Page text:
Over the past decade, over 136,000 people have moved to Seattle, and 112,000 affordable units of housing have been lost. Both rent and property values have skyrocketed, with so many people living outside that the city’s poverty level has become more visible than ever before. The BLOCK Project is a grassroots program confronting this challenge. The project builds detached accessory dwelling units in backyards to house people. To date, the project has built 10 homes, with another 5 anticipated within the next year. ESAL spoke with Bernard Troyer, project manager at The BLOCK Project to find out how their work has progressed so far!
RD: How does the Project integrate people in the community?
Troyer: We see the homelessness crisis as a community crisis because, either directly or indirectly, homelessness affects us all. Within the project, land is volunteered by hosts, and we obtain a five-year ground lease to place the BLOCK homes. The BLOCK project serves as the landlord to alleviate any landlord-tenant issues from happening. This allows them to be neighbors! We aim to revive neighborhoods across Seattle and integrate people living outside all across the city, as opposed to other low-income housing or shelter models that remain on the outskirts. We try to promote cross-class integration.
RD: How willing have people been as you build in residential backyards?
Troyer: Luckily, for us, we have had enough organic interest from hosts to build these homes. In the initial stages, hundreds of people reached out to us, however we were not ready to start placing homes at such scale back then. Furthermore, two-thirds of those people did not have a backyard suitable for us, and a good fraction of them lived outside of Seattle. As far as the support across the neighborhoods, we do not build a BLOCK home in someone's backyard without first engaging the whole neighborhood, as we want to ensure the best environment for all stakeholders involved.
RD: How is the project sustainable?
Troyer: When building these homes, we achieve the highest building standard there is for green construction through the Living Building Challenge certification. It is all about regenerative building! We use 10 solar panels on our BLOCK homes, producing more energy than is consumed. Last year, on our ninth BLOCK home and our first Living Building Challenge home, we launched a pilot program with King County Public Health to harvest the rainwater from the roof and use it for potable water in the sink and the shower. In every aspect of the process, we strive to be sustainable.
RD: How affordable is the project?
Troyer: Across Seattle, 75% of land is a single-family zoning, so there is not much opportunity to put people in affordable housing. Except for backyards. By leveraging the community, which we do at every step from volunteering the land to building the homes, we can build these BLOCK homes for far cheaper than any other solution out there. Our self-sufficient BLOCK homes cost $75,000, inclusive of full hard cost of labor, materials, and the permit, which is markedly low as the average price of the dwelling units in the Pacific Northwest, which is around $180,000. In Seattle the average price of developing low-income housing is at least $330,000 per unit. Through the innovative use of land available in backyards and empowerment of community, the BLOCK Project is able to accomplish permanent supportive low-income housing for less than one quarter the cost of any other model.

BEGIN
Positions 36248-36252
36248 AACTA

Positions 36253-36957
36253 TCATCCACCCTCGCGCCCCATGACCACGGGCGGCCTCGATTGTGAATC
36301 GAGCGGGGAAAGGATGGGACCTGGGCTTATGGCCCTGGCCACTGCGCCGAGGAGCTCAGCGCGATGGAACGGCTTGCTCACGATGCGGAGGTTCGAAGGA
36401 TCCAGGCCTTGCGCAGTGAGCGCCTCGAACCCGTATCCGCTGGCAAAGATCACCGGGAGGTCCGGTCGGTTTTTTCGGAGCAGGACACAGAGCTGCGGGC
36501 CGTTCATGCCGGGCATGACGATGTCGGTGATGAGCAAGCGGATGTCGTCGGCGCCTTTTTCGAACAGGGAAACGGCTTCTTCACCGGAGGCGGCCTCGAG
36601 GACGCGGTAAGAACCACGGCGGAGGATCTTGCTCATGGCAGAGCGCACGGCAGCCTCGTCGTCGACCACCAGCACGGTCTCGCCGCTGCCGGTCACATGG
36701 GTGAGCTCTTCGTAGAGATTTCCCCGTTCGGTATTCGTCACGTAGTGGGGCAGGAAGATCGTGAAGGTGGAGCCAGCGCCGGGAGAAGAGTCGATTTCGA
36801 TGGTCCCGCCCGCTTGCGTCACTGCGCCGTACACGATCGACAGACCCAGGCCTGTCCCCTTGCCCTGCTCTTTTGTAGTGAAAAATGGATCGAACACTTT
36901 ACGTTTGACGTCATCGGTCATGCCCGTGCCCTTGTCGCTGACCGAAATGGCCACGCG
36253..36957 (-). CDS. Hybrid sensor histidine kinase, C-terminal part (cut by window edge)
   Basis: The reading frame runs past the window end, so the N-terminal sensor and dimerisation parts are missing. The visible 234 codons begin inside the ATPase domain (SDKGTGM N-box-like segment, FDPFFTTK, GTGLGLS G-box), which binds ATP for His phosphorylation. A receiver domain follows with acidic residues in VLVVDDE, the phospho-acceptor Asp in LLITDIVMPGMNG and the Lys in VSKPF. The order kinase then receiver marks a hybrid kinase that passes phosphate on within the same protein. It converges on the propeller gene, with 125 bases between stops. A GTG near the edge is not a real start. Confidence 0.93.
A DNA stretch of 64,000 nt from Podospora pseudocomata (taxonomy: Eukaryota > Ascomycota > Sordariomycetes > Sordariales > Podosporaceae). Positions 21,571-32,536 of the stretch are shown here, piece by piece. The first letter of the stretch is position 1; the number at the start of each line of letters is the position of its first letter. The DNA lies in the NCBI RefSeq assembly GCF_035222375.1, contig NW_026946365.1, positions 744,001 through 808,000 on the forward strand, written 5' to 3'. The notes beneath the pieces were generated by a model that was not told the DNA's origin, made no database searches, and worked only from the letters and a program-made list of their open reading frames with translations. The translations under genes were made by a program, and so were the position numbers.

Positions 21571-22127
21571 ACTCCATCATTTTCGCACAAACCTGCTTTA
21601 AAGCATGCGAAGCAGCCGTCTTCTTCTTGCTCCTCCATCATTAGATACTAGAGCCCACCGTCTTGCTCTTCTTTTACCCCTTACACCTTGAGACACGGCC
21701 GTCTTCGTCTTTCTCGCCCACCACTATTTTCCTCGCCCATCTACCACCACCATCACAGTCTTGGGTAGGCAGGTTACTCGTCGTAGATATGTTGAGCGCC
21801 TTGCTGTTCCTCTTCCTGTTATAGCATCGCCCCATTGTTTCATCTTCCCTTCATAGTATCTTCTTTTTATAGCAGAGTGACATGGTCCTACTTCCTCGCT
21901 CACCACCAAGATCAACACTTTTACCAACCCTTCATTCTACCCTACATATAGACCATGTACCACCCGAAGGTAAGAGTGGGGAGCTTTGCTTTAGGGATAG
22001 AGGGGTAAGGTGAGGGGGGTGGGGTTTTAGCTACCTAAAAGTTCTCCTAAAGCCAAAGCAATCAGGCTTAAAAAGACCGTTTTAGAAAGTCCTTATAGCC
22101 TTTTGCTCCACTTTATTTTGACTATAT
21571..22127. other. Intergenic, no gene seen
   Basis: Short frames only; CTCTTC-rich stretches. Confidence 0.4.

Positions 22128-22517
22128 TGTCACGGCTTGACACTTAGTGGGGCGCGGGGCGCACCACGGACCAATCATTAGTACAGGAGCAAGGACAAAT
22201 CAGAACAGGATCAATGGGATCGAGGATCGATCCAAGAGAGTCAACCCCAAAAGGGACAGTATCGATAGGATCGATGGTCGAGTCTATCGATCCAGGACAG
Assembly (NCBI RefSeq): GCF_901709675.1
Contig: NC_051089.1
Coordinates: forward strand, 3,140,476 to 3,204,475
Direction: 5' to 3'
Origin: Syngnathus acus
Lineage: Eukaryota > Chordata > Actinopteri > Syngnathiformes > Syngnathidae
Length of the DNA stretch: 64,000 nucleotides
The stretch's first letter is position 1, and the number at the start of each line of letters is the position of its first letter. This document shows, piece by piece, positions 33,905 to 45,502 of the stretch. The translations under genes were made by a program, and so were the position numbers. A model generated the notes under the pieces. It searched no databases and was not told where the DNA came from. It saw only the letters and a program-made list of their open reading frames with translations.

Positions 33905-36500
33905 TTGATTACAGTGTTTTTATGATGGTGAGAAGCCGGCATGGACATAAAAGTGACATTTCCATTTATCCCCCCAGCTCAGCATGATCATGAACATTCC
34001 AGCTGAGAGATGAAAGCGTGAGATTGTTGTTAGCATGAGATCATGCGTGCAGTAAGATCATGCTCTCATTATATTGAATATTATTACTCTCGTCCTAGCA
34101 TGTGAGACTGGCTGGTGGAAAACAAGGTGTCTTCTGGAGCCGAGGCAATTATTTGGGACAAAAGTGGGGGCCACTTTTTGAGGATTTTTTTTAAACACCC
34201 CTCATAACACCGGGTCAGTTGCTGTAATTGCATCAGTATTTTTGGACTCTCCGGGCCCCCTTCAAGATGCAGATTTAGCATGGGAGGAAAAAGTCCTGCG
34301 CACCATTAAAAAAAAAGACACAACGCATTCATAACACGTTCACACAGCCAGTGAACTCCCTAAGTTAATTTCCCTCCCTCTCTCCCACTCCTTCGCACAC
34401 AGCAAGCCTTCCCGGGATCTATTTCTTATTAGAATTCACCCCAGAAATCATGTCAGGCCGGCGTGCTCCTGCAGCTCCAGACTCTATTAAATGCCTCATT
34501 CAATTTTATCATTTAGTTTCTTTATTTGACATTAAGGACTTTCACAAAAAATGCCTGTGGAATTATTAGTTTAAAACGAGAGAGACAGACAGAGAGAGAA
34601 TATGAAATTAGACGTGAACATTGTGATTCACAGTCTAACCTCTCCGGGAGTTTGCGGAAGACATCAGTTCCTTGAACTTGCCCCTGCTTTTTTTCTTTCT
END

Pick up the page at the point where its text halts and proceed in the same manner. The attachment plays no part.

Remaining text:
RD: What are the houses like?
Troyer: The homes are not little sheds that we put in a homeowner’s backyard that are made out of cheap materials. No – we are achieving Living Building Challenge certification, and we have thoughtfully selected all the materials and items that go into the BLOCK home. We aim to keep the environment intact but also heighten the health and experience for the resident living in the home, and also the community volunteers building the home. They get to learn what building sustainably really looks like. The home brings dignity to the occupant not only in the design of the home, but also the landscape surrounding it. Not only do we build a BLOCK home, but we also thoughtfully build patios and typically spend up to $2,000 on plants to make the place have a biophilic value and feel more nested in the backyard in a beautiful way.
RD: What are some of the successes and challenges in implementing the project?
Troyer: Initially, our biggest challenge was building these homes in an efficient way. This relied on general contractors to support our vision. Due to population growth in Seattle there has been a huge shortage of labor for building homes. We had one of the nation's best general contractors build a home for us on an expedited basis in 2019, and what they accomplished in four weeks we can now do with volunteers in four days. However, we have been able to build all these BLOCK homes out of private donations and an incredible community that was willing to put their faith in us.
RD: Where do you hope the BLOCK project will be in 5 to 10 years’ time?
Troyer: I hope to grow this project beyond Seattle. We don’t know how to do it just yet, but we would love to build these really efficient, beautiful, tiny homes and help support other cities in having their own BLOCK project communities.
RD: What advice do you have for any engineers and scientists that want to get involved?
Troyer: In anything we do, environmental justice is important. It’s a blessing that we get to build sustainable, affordable homes to support the local community. Furthermore, we hope that while volunteers are helping to build these homes, they too are learning what it means to build more sustainably. Scientists and engineers should think of the environmental impact of any project, and just because something is difficult it does not mean it is not worthwhile pursuing.
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